Meet Jeff Curtis, SIMBA’s Logistics Power Player


The SIMBA Chain team is stoked about our newest team member, Jeff Curtis, who, as a high school math nerd, saw the inside of many a locker! For the last year, Jeff has served as a part-time SIMBA advisor. Now we’re making it formal: Jeff is our new vice president for Defense and Supply Chain. He certainly has the chops. He spent nearly 33 years with the U.S. Department of Defense (DOD) and is an expert in logistics and supply chain, having led policy and strategy for multi-billion dollar organizations. How many people can say that? Now, he’s helping SIMBA unleash the power of blockchain on government and industry supply chains. Hang on, this is going to be fun! Now, enjoy our conversation with Jeff.


SC: What are your official responsibilities at SIMBA Chain?

JC: Multiple things. I’m the subject matter expert in logistics and supply chain matters since that’s what I did at DOD and can drive opportunities. I’m also an ambassador for SIMBA to the DOD and the rest of the federal government as I have a rather extensive virtual rolodex of contacts and friends I can count on for thoughts and advice.

SC: You held very high level federal positions in the Pentagon and with the Defense Logistics Agency. What led you to retire and join a startup in Indiana?

JC: I wish I could say I had this brilliant grand plan that I executed to perfection to end up in this genuinely exciting role with SIMBA. The truth is more a matter of serendipity and being in the right place at the right time. I had a good friend a few years ago who saw me struggling with some things and she said, “You know, you’re fighting the universe on this one, and you generally don’t win against the universe.” And it stuck with me. About two years ago there were some family changes going on, including my oldest finishing college and my youngest going away to college. A notice came out at DOD about early retirement opportunities. I decided the universe was putting something in front of me. So I went to my boss and asked her if she’d approve my retiring and she very graciously said she would but asked if I’d give her some time to make a smooth transition with my job. Six months later I was on my own. To be honest, I was genuinely frightened and nervous…leaving an organization I’d been with my entire adult life and stepping into a great unknown.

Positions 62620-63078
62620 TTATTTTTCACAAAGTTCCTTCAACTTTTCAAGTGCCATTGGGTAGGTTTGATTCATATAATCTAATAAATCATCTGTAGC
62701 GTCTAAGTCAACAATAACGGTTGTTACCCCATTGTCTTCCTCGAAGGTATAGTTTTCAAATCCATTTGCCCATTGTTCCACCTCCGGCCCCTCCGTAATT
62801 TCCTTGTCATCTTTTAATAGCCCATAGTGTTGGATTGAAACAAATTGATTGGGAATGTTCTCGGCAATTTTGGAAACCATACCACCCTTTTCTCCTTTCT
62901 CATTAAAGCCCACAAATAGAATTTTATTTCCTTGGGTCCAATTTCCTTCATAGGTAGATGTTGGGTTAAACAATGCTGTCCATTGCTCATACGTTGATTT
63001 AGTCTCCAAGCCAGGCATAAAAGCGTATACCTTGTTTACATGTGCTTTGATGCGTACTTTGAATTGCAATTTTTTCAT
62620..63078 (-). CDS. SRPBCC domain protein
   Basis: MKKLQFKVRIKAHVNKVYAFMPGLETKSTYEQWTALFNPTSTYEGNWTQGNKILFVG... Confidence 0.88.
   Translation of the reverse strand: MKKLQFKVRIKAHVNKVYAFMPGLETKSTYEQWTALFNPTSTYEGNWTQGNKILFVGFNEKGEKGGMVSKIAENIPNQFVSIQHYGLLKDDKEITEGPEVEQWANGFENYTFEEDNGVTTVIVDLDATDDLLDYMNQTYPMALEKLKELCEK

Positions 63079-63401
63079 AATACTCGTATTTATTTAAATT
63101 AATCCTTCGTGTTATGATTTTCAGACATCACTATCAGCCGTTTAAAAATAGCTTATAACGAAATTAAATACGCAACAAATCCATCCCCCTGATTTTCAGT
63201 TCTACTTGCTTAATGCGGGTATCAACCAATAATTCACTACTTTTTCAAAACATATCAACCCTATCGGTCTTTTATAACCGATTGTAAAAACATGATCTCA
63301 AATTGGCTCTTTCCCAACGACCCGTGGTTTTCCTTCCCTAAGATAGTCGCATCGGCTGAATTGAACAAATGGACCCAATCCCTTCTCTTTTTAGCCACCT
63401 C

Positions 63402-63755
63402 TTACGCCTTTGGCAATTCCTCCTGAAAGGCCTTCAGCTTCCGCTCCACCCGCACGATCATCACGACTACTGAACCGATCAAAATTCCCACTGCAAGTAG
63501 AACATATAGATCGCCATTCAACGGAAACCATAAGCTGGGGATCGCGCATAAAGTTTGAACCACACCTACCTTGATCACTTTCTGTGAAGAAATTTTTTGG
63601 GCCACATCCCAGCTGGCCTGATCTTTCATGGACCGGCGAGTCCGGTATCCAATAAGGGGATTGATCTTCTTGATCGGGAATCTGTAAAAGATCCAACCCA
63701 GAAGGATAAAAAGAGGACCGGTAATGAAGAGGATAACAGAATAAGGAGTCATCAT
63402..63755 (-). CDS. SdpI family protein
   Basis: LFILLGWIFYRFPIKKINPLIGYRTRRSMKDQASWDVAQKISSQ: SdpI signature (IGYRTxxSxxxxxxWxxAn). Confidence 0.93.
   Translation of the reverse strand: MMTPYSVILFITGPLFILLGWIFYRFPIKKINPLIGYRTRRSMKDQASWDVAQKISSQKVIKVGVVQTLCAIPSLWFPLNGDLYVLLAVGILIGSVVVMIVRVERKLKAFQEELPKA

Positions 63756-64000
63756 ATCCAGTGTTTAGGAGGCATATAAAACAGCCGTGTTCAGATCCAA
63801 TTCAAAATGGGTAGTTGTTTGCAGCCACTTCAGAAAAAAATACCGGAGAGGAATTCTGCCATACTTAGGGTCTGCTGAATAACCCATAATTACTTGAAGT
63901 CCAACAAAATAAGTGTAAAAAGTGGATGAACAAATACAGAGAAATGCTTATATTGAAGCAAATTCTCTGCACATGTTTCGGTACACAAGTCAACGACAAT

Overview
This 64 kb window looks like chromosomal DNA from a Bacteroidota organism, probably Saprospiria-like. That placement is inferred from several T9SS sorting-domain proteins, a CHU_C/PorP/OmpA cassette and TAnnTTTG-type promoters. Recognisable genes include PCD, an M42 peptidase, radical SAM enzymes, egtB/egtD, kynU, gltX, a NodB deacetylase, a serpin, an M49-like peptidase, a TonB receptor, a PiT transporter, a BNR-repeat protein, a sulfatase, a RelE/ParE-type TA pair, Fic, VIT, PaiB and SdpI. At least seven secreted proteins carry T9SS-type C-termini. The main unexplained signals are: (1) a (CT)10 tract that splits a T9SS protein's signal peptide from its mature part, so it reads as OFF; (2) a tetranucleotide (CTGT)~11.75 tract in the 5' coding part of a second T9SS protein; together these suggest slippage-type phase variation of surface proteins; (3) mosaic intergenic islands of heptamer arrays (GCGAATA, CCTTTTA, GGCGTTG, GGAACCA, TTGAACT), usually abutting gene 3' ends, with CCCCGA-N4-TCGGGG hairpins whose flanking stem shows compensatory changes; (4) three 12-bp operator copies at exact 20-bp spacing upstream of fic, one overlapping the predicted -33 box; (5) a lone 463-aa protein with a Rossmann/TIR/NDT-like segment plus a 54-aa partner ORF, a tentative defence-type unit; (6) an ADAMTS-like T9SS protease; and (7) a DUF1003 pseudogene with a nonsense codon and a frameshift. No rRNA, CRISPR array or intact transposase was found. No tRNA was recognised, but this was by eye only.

SC: And SIMBA? How did you find us?

JC: With SIMBA, I managed to stumble into this impressive organization that has such a great future and potential. I attended a Supply Chain Risk Management symposium about a year ago and met Anjon Roy, SIMBA’s VP of Business Development. He heard me discussing my background and asked if I’d like to talk more about SIMBA. That grew into discussions with SIMBA co-founders Joel Neidig and Ian Taylor and eventually we reached an agreement to do some advising. This eventually led to the fulltime slot we’re discussing today. The universe spoke and I had the good sense to listen.

SC: You managed $35 billion in annual demand/sales value at the DOD? How in the world do you do that?

JC: It’s interesting you reference that. I was at Defense Logistics Agency from the time I was 22 years old. I never really stepped back and looked at the enormity of what we did every day. In hindsight, I wish I had done that at times during my career. One of our former directors said we were “logzilla”—the logistics Godzilla—and it was true. I would put the Agency up against any other logistics organization in the world, including Amazon and FEDEX. It’s an amazing place. If you break up that $35 billion, about half of it is fuel for the military another quarter ($8-9 billion) being food, clothing, medicine, and the like. What I considered the biggest challenge, and where I like to think I made my mark was in that final 25 percent, which was spare parts…more than five million of them…ranging from complex weapon system spares to nuts, bolts and bearings, to hoses and tubing. Each has their own individual history: specs, requirements and customers. To ensure “right place, right time, right price,” you somehow have to forecast up to a year in advance as to what is going to be needed when and by whom so that you have what a military customer needs when they need it. Sometimes it was an easy forecast and sometimes it was pretty much impossible. So you combine science and art and try to maximize warfighter support on a finite budget to get the best bang for the taxpayer buck.